Vivo X80 Pro, Vivo X80 Will Be Powered by This Unique Chip: Here Is What It’s Capable Of

The V1+ is a homegrown chip from Vivo that aids in photography, videography and power efficiency. The Vivo X80 phone series will feature this camera chip.


Vivo X80 Pro and Vivo X80 are set to launch in India next week, and in this article, we want to talk about the V1+ in-house chip that aims to enhance the prowess of the cameras.

But before diving into the phones, let’s talk about how power has become a double-edged sword for smartphones lately. The latest SoCs can achieve some impressive computational feats but at a compromise of efficiency. The newest generation processors, although more powerful than ever before, have the tendency to consume more battery power and have issues such as bottlenecking, or those times when your smartphone seems to freak out while performing tasks like clicking a nighttime photograph or even gaming.

This poses a unique opportunity for a helping hand of sorts, and that’s what Vivo’s in-house chip, the V1+, is trying to achieve in the new Vivo X80-series of smartphones.

In the simplest terms, it aids the core processor (in this case, from MediaTek & Qualcomm) in carrying out complex calculations for a better end-user experience. Think of it as having an extra pair of hands to help you out when you are moving into a new house with tons of stuff.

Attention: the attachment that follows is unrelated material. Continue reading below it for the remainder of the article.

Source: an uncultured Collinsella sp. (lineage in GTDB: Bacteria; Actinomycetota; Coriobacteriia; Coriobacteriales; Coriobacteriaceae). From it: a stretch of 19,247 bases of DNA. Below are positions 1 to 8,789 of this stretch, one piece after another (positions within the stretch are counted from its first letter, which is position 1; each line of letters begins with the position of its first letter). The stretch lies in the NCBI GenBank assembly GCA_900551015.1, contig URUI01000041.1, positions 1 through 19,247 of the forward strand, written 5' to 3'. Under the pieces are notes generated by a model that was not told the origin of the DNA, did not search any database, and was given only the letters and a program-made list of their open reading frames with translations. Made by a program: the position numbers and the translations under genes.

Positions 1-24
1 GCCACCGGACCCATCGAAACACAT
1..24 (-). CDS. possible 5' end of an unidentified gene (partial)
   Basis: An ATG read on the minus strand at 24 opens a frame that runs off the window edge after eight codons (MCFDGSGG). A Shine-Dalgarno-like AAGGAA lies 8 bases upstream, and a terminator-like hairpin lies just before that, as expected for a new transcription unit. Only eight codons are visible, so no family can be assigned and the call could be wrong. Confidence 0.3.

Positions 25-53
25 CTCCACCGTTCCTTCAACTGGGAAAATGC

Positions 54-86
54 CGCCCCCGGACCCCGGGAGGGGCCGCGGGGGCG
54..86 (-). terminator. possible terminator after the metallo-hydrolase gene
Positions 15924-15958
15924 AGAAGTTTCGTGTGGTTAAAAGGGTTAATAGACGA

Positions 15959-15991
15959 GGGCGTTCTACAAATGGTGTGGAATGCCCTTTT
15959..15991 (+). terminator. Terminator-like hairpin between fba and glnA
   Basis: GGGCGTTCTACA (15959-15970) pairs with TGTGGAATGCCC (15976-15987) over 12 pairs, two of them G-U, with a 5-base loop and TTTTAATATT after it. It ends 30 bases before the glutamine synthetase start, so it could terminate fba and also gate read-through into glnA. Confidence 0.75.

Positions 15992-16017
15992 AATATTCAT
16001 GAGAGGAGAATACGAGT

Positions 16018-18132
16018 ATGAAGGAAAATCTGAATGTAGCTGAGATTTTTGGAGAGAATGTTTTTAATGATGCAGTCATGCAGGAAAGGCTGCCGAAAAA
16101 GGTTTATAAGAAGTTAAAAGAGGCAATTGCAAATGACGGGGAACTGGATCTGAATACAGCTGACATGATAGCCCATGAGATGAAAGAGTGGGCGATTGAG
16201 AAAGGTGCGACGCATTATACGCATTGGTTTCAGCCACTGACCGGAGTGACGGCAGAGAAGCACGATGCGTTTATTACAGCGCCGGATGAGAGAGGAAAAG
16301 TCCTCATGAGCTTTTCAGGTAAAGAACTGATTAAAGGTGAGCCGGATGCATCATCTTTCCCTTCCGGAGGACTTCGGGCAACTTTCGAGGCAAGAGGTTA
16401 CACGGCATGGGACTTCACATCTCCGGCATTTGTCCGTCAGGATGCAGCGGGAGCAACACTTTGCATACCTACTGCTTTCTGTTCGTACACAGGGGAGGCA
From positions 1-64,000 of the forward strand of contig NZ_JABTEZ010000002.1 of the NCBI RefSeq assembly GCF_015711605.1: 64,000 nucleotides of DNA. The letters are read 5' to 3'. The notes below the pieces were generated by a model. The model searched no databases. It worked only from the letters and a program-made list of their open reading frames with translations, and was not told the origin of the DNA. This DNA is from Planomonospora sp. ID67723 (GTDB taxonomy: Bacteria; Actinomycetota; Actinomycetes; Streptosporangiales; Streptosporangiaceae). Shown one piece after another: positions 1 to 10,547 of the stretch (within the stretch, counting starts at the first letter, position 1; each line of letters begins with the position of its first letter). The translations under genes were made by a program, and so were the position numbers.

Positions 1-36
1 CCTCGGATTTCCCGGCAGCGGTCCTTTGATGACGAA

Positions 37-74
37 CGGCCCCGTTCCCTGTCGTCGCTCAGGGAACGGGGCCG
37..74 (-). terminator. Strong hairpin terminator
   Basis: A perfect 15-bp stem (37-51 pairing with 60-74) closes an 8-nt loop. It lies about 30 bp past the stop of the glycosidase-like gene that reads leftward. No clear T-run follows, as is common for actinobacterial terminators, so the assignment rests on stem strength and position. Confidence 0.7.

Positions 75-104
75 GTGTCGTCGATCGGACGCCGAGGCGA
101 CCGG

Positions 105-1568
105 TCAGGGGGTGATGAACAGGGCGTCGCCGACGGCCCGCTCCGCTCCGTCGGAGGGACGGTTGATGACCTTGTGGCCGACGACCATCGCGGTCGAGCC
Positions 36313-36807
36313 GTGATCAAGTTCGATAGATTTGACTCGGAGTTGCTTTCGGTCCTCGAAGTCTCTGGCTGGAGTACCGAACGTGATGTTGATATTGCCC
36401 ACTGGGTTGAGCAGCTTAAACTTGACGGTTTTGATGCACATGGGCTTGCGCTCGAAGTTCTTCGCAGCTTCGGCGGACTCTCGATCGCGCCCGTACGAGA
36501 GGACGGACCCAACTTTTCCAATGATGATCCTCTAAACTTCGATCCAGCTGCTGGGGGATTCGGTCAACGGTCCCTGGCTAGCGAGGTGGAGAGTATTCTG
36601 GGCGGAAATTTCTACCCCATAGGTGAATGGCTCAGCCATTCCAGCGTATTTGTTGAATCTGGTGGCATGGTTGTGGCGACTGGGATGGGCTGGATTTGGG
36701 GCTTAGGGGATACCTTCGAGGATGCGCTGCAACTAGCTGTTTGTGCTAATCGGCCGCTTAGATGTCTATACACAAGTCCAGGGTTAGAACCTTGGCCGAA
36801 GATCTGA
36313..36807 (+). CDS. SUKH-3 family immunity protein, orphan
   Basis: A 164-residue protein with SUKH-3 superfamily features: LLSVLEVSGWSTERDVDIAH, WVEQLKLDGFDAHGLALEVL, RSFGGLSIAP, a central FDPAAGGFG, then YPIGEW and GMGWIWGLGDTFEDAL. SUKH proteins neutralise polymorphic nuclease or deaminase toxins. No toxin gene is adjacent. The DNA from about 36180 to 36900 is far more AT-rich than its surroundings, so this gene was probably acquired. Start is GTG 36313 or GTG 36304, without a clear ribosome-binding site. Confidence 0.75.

While most of the benefits of the V1+ chip are seen in the photography and videography department, some of its advantages can also be observed in gaming, content consumption and power efficiency.

Read Also: [Exclusive] Vivo X80 Pro, Vivo X80 Colours, RAM, and Storage Variants Revealed Ahead of India Launch

Vivo V1+ chip: The origins

Developing the V1+ wasn’t easy, according to Vivo. Fabricating a chip in itself is an extremely complex task, and it gets more difficult if the chip is highly specialised and customised. Vivo says developing the V1+ was difficult, as even a slight error could have caused the it to become useless. This meant the risks pertained to development and the one-time investment were very high.

But it turns out that Vivo already had a bit of experience developing such specialised chips. In the past, Vivo had developed its Hi-Fi chips to improve audio quality and even DSP (digital signal processing) chips that improved HDR photo performance not just for them but also for the industry.

It took them a development team of 300 and 24 months of work and in-depth cooperation with smartphone SoC manufacturers to come up with the V1+ chip.

Vivo V1+ chip: The benefits

i) Photography & videography

Our higher expectations for mobile photography, especially in complex scenes, have increased in the last few years. Smartphones have the edge over professional photography cameras, as they are pocketable, lightweight, have multiple cameras and use computational photography to give you comparable results to standalone cameras.

All this means that a smartphone requires more information to be processed per second, along with higher efficiency and when you scale all this for video recordings (videos are essentially photographs shot quickly), the amount of information increases exponentially.